Inflorescence mass. On this basis, two groups of varieties can be distinguished: Valentina, Fakel and Pamyati Kovasa with large inflorescences (> 25 g); Don Pedro and Ecu 17020 with small inflorescences (< 10 g). Varietal differences were observed at all stages of inflorescence development (ISA = 43…87 %), and influence of year was more significant at budding stage (ISA = 37 %). The genotypic component of variability for inflorescence mass in all varieties was distinguished by high values of the studied trait in phases II–VI (Cvg = 75…86 %).

In the first group, Fakel and Pamyati Kovasa have a similar dynamics of inflorescence mass growth in all years, while in 2016 Valentina showed a sharp decrease in this indicator. In the second variety group, Eku 17020 was the most susceptible to changes in weather conditions and had a comparable mass of inflorescences in 2013 and 2014 [16, 19].

Analyzing the correlation of the total leaf productivity, it should be noted that it should be noted that in all studied varieties, high positive correlations were noted for ‘root length’, ‘plant height’ and ‘number of leaves’ in phases III and IV and for ‘number of leaves’ and ‘plant height’ in phases II and V (r > 0.84). The ratio of ‘leaf mass’ with generative characteristics is as follows: for ‘inflorescence length’ it is positive at stages II and V, for ‘inflorescence mass’, an increase in correlation with the last phase of inflorescence development can be noted (r = 0.8).

At the same time, significant relationships between the mass of inflorescence and other morphological characteristics of plants (root length, plant height, number of leaves) were not found in the studied varieties [8, 20].


Grouping varieties according to the total productivity of vegetative mass (leaves + inflorescence) depends on the phase of development — Pamyati Kovasa and Eku 17020 had the largest plant mass (> 100 g/plant) at the flowering stage, at the stage of seed formation this indicator was comparable in all varieties (115…121 g/plant), and at the stage of beginning of seed formation, Valentina could be distinguished by this parameter (more than 140 g/plant).

The greatest differences between the studied varieties in the group were noted for ‘plant height’ (Cvg > 25 %), the coefficient of genetic variability for number and weight of leaves was 15…27 % depending on the growth stage; for length of root and inflorescence Cvg < 15 %. Eku 17020 variety differs in plant height, Don Pedro — in number of leaves, Valentina and Eku 17020 — in leaf mass, Pamyati Kovasa — in inflorescence length, Fakel — in inflorescence mass.

Thus, the overall productivity (leaves and inflorescences) in the open ground of the Moscow region is due to early maturity, varietal characteristics of the reaction rate to changing weather conditions in the region, year of cultivation and the ratio between the main quantitative traits at different growth stages of amaranth plants.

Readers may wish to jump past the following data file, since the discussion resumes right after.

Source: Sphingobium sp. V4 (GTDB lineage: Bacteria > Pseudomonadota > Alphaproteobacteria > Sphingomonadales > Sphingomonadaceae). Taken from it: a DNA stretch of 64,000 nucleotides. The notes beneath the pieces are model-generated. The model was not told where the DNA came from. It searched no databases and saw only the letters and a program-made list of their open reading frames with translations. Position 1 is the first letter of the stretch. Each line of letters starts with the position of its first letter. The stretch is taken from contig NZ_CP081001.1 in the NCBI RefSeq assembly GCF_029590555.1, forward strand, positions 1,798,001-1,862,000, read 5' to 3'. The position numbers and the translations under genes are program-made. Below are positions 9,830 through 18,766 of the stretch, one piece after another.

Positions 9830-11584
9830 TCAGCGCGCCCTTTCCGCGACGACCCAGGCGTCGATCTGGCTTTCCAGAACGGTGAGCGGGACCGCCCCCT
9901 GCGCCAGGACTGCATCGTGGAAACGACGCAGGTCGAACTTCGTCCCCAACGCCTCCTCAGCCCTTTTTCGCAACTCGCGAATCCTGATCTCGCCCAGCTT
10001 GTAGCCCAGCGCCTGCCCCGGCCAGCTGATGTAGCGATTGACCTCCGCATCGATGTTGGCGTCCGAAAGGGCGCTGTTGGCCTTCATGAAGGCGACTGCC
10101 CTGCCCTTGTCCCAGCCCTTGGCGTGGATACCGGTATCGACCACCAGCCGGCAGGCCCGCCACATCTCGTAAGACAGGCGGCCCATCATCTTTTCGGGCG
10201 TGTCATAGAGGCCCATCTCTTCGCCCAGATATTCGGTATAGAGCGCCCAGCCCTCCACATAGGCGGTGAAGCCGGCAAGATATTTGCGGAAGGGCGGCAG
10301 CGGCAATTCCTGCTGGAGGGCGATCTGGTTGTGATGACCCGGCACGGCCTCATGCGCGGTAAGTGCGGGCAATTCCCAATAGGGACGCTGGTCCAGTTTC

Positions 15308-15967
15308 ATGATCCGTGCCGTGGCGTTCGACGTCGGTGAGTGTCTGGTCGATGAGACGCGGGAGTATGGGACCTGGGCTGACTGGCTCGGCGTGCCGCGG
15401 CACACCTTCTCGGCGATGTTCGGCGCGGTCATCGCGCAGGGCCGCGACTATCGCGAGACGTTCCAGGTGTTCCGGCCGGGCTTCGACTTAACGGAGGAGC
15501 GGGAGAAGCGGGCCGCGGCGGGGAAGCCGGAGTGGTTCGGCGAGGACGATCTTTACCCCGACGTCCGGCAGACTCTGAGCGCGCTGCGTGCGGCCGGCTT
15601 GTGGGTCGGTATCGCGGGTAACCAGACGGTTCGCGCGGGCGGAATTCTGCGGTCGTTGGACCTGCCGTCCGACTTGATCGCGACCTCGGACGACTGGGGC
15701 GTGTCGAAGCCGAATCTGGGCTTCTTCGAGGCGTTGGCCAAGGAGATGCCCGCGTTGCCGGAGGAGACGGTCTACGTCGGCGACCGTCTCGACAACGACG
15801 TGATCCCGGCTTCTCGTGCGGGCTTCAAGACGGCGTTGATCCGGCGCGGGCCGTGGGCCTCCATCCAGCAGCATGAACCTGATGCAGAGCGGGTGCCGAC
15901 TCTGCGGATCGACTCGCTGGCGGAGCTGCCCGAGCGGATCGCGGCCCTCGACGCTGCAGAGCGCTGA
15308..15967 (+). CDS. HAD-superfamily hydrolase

About the authors

Svetlana Y. Platonova

Peoples’ Friendship University of Russia

Author for correspondence.
ORCID iD: 0000-0003-3816-3692

Candidate of Agricultural Sciences, Researcher, Agrarian and Technological Institute

6 Miklukho-Maklaya st., Moscow, 117198, Russian Federation

Carlos J. Torres Mino

Technical University of Cotopaxi

Candidate of Agricultural Sciences, Director of Research Av Simon Rodriguez, Sector San Felipe, Latacunga, 050101, Ecuador

Ekaterina M. Gins

Peoples’ Friendship University of Russia

ORCID iD: 0000-0002-5685-6305

PhD student, Agrarian and Technological Institute, Peoples’ Friendship University of Russia; Junior Researcher, Russian Potato Research Center

6 Miklukho-Maklaya st., Moscow, 117198, Russian Federation

Murat S. Gins

Peoples’ Friendship University of Russia; Federal Scientific Vegetable Center

ORCID iD: 0000-0001-5995-2696

Doctor of Biological Sciences, Professor, Department of Agrobiotecnology, Agrarian and Technological Institute, Peoples’ Friendship University of Russia ; Head of Laboratory of Physiology and Biochemistry, Introduction and Functional Products, Federal Scientific Vegetable Center

6 Miklukho-Maklaya st., Moscow, 117198, Russian Federation; 14 Selectsionnaya str., VNIISSOK vil., Odintsovo district, Moscow region, 143080, Russian Federation

Elena V. Romanova

Peoples’ Friendship University of Russia

ORCID iD: 0000-0002-8287-5462

Candidate of Agricultural Sciences, Associate Professor, Department of Agrobiotecnology, Agrarian and Technological Institute

6 Miklukho-Maklaya st., Moscow, 117198, Russian Federation


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Supplementary files

Supplementary Files
1. Fig. 1. Influence of genotype — factor A (variety) and cultivation conditions — factor B (year) on root length of amaranth varieties at different growth stages (2014—2016)

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2. Fig. 2. Height of amaranth plants depending on variety (A), growth stage and research year (B)

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3. Fig. 3. Influence of genotype — factor A (variety) and cultivation conditions — factor B (year) on inflorescence length of amaranth varieties at different growth stages (2014–2016)

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Copyright (c) 2023 Platonova S.Y., Torres Mino C.J., Gins E.M., Gins M.S., Romanova E.V.